Indigenous, Modern and Postcolonial Relations to Nature contributes to the young field of intercultural philosophy by introducing the perspective of critical and postcolonial thinkers who have focused on systematic racism, power relations and the intersection of cultural identity and political struggle.
Angela Roothaan discusses how initiatives to tackle environmental problems cross-nationally are often challenged by economic growth processes in postcolonial nations and further complicated by fights for land rights and self-determination of indigenous peoples. For these peoples, survival requires countering the scramble for resources and clashing with environmental organizations that aim to bring their lands under their own control. The author explores the epistemological and ontological clashes behind these problems. This volume brings more awareness of what structurally obstructs open exchange in philosophy world-wide, and shows that with respect to nature, we should first negotiate what the environment is to us humans, beyond cultural differences. It demonstrates how a globalizing philosophical discourse can fully include epistemological claims of spirit ontologies, while critically investigating the exclusive claim to knowledge of modern science and philosophy.
This book will be of great interest to students and scholars of environmental philosophy, cultural anthropology, intercultural philosophy and postcolonial and critical theory.
Table of Contents
Preface and Acknowledgments
- A World of Motion and Emergence: an Outline of what’s at stake
- Ending the Othering of Indigenous Knowledge in Philosophy and the Ontological Turn in Cultural Anthropology
- When the Spirits were banned: Kant versus Swedenborg
- The Return of (animal) Spirits in the Modern Western World
- Deconstructing or Decolonizing the Human–Animal Divide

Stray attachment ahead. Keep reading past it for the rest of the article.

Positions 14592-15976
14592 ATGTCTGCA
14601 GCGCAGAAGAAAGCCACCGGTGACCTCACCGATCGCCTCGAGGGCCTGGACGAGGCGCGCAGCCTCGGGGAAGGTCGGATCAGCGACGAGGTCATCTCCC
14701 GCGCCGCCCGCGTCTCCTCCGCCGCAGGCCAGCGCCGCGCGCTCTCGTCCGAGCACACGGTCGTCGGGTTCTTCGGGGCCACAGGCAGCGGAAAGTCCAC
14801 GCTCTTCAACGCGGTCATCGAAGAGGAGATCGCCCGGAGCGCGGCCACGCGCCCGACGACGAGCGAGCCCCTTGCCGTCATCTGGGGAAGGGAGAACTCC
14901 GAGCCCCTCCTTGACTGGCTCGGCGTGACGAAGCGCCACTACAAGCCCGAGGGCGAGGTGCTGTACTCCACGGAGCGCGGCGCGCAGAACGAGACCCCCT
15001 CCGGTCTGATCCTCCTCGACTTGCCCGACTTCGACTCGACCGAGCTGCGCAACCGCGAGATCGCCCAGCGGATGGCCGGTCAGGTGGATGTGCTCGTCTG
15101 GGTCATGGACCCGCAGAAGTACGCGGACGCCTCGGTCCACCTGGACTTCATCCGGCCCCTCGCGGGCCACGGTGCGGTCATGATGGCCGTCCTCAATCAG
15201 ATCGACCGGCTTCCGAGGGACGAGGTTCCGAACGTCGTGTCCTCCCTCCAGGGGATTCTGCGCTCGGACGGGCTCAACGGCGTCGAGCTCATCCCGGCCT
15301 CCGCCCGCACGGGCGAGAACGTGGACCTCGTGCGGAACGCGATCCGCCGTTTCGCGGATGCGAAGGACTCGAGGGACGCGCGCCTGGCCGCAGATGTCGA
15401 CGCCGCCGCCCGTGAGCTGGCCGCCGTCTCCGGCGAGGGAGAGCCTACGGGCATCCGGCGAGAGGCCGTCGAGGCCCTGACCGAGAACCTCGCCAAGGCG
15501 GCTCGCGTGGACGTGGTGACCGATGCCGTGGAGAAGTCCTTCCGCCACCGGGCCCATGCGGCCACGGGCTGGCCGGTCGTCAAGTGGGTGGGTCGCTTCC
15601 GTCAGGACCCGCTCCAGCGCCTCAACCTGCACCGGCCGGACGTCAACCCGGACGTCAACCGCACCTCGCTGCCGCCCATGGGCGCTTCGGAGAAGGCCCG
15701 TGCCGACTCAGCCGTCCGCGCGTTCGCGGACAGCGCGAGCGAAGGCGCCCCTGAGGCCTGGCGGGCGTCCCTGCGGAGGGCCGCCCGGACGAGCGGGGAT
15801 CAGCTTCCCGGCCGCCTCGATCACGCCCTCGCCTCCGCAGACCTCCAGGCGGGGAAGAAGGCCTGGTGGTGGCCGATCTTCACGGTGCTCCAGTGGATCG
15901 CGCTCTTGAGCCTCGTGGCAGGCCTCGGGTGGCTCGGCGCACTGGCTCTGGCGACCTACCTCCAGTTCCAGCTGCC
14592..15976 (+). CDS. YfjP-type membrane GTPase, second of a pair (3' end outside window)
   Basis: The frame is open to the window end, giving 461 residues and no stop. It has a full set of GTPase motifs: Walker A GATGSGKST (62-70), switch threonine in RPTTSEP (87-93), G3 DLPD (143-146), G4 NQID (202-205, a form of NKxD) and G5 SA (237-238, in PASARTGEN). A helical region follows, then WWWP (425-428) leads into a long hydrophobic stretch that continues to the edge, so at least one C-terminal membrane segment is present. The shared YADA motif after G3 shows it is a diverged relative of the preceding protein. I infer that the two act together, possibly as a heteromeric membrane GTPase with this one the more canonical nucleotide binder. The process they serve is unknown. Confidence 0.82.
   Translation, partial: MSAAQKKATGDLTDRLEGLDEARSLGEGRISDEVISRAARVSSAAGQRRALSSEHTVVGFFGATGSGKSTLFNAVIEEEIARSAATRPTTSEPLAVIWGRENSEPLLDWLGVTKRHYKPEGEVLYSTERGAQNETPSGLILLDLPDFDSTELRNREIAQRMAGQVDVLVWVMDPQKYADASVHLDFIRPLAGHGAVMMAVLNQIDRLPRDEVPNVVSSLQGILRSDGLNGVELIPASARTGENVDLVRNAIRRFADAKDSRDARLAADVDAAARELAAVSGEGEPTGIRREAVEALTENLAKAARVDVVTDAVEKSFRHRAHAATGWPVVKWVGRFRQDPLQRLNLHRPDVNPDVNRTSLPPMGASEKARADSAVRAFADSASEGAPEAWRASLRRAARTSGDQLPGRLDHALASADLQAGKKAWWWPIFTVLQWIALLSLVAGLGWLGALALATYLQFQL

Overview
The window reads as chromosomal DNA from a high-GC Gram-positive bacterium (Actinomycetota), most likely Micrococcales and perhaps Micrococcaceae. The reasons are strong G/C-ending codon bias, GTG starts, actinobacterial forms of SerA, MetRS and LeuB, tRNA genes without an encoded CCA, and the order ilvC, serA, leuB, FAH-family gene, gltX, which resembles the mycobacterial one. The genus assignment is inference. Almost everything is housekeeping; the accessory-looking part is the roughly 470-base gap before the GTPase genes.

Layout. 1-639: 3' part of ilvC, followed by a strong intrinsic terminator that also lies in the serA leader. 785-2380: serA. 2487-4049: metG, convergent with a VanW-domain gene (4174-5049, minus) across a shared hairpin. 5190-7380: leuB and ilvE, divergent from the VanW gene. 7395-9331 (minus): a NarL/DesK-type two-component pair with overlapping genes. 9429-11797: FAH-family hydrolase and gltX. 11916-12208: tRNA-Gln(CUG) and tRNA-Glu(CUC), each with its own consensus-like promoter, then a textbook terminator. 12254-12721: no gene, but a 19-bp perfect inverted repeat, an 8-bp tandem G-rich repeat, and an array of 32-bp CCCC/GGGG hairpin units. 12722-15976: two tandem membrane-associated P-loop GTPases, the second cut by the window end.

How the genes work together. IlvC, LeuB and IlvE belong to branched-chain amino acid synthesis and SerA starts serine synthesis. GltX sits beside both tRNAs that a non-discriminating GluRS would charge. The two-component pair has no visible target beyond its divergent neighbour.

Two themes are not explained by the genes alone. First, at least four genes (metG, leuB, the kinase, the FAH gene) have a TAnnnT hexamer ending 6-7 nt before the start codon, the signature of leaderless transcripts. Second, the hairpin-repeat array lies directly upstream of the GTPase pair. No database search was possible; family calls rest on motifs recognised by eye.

- Vital Force: A Belgico-African Missionary’s Spirited Philosophy
- Decolonizing Nature: the Case of the Mourning Elephants
- Spirited Trees – Negotiating secular, religious and traditionalist frameworks
- Blurred, Spirited and Touched: from ‘the Study of Man’ to an Anim(al)istic Anthropology
Angela Roothaan is Assistant Professor of Philosophy at the Faculty of Humanities at Vrije Universiteit Amsterdam, the Netherlands. Her research focuses on African intercultural philosophy, philosophy of values and spirit ontologies. She has published books (in Dutch) on Spinoza, on nature in ethics, on truth, on spirituality and on ghosts/spirits in modern culture. Together with P. Nullens and S. van den Heuvel she published the edited volume Theological Ethics and Moral Value Phenomena: The Experience of Values (Routledge, 2017). Her philosophical blog can be found here: http://angelaroothaan.wordpress.com
"Roothaan’s Indigenous, Modern and Postcolonial Relations to Nature takes a fresh approach to dialogue between modern Western and indigenous or traditional approaches to nature. She neither insists that non-Western environmentalisms follow Western science before dialogue can begin, nor does she turn non-Western approaches to nature into a version of Romanticism. This book will be of interest to African philosophers and other non-Western philosophers, intercultural philosophers, environmental humanists, anthropologists, postcolonial studies scholars, and many others."
Bruce Janz, Department of Philosophy and Center for Humanities & Digital Research, University of Central Florida
"Dr Roothaan’s inspiring quest for an intercultural rendering of human relations to nature challenges the modernist epistemological monopoly. Arguing convincingly that indigenous systems of knowledge are equally viable, this book shows how they provide promising models for a negotiation of the environment in this era of global environmental threats."
Dr Pius Mosima, University of Bamenda, Cameroon